Entering Carluke either by road or rail, you are welcomed by special signs bearing the words ‘A Town Called Courage’ and displaying images of three Victoria Crosses, the highest medal for valour ‘in the face of the enemy’ awarded to Britain’s service personnel. These signs were gifted to the community in 2018 by Sir Angus Grossart, a native of Carluke and whose grandfather Thomas Grossart served on many local committees linked to the war effort during World War 1. The actual slogan ‘A Town Called Courage’ was first coined by Jack Murray, a retired Scots Guardsman from Glasgow, who has spent many years researching the stories of Victoria Cross winners. He was blown away by the fact that a community as small as Carluke had produced 3 VCs – William Angus ( 1915 ), Thomas Caldwell ( 1918 ) and Donald Cameron ( 1943 ).
The signs, however, do not only commemorate these three courageous men. They actually commemorate the over 2,000 men and women with links to Carluke, Law, Braidwood, Kilncadzow and Yielshields who have served in our armed services since 1815 and those who continue to do so.
As Armistice Day 2021 approaches and with it the Centenary of the Poppy, it is fitting to remind ourselves of the bravery demonstrated by the men and women of the Carluke area over time and so here, while there is not sufficient room to mention them by name, we lay out some of the statistics from the two biggest conflicts of the 20th century.
Our records reveal that, during World War 1, at least 1136 men and women associated with the Carluke area served. Of these 226 never returned home, 189 were wounded ( many more than once ) and 21 were taken prisoner while 50 were awarded medals for demonstrating courage and bravery on the battlefield, some more than once.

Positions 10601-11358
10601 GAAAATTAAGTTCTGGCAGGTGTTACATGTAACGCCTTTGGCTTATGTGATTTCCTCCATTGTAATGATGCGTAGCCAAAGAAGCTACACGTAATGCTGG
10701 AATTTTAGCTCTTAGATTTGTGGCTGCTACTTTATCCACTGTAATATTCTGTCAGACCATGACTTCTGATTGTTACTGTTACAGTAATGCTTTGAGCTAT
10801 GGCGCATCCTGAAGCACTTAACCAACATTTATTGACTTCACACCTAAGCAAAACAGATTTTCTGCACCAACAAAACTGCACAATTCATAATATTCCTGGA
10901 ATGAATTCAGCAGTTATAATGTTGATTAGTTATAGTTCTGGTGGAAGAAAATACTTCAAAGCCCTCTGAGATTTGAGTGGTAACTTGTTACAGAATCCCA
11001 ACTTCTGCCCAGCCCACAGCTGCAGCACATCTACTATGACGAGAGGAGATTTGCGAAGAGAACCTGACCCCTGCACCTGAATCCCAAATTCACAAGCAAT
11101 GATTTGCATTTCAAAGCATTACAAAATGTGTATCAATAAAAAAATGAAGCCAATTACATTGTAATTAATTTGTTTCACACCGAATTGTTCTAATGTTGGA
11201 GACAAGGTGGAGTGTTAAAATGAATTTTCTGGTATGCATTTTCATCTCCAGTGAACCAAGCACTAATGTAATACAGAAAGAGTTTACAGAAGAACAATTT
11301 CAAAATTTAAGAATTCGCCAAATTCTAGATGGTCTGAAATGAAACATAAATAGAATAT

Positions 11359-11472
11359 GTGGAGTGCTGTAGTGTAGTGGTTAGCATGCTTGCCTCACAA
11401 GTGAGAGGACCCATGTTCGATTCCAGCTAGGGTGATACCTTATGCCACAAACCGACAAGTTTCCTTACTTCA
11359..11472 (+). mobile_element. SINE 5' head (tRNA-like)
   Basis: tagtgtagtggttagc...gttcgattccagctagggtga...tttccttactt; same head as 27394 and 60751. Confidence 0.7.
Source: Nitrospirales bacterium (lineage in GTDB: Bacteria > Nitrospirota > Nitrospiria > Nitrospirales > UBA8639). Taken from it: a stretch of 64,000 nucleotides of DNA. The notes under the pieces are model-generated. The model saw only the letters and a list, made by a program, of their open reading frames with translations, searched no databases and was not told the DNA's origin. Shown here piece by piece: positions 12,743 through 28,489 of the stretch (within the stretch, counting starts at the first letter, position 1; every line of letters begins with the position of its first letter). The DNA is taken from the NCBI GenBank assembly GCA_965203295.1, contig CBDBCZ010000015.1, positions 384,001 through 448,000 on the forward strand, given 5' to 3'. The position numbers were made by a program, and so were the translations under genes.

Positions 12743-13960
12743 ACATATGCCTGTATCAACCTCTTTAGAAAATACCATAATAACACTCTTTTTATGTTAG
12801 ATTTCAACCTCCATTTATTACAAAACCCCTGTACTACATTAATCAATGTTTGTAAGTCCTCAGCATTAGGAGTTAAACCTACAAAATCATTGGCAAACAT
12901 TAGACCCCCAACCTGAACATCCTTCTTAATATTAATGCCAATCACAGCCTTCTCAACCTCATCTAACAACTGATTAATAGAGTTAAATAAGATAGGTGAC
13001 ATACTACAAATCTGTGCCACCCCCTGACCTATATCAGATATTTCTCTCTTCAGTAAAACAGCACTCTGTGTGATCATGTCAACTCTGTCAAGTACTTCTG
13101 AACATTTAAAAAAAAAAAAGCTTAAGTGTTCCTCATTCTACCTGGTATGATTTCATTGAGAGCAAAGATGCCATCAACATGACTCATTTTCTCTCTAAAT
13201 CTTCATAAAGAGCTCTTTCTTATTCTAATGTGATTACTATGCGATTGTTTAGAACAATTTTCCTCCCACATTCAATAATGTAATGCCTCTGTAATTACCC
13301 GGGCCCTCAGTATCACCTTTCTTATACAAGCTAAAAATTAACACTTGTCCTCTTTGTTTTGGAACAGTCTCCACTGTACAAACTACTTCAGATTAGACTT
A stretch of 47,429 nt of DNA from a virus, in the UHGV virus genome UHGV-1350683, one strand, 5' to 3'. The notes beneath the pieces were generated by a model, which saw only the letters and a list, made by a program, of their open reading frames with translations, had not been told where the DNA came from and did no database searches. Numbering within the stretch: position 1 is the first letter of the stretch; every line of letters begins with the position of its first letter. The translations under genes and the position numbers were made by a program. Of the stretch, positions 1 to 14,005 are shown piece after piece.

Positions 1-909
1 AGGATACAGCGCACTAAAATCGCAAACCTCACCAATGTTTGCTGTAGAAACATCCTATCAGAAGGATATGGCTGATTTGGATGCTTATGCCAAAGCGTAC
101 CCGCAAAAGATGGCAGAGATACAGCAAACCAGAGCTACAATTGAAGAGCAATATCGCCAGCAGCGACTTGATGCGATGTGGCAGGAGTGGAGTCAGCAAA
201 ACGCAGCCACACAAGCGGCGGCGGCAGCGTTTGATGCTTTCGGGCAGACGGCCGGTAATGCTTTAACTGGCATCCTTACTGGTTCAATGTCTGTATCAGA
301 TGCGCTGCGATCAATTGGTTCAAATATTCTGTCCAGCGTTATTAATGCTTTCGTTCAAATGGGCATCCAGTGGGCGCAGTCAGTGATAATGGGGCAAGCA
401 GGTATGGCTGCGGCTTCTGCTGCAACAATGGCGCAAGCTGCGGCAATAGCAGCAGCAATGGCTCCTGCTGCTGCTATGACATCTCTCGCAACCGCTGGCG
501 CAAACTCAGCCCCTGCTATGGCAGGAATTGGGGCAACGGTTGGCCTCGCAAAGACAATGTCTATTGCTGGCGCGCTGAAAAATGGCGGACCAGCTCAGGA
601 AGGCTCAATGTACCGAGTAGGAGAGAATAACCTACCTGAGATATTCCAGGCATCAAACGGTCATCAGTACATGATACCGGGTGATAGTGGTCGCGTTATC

On 3rd September 1939, almost twenty-one years after the Armistice was signed on 11th November 1918, the country again declared war on Germany. Once more the men and women of Carluke parish stepped forward to do their bit. We are currently creating a database of those who served during World War 2 and, at the moment, this shows that at least 722 men and 68 women with links to the Carluke district served in the armed forces. Of these, 31 men were wounded and 39 were taken prisoner while 81 men and 2 women were killed. In total, we have so far identified 11 who were awarded medals for valour.
‘AT THE GOING DOWN OF THE SUN & IN THE MORNING WE WILL REMEMBER THEM’
( If you have a relative who is linked to the Carluke area who served in any of the conflicts of the 19th, 20th and 21st centuries and you would like their name to be included in our military databases, please contact us via our email address firstname.lastname@example.org with as much information as possible. )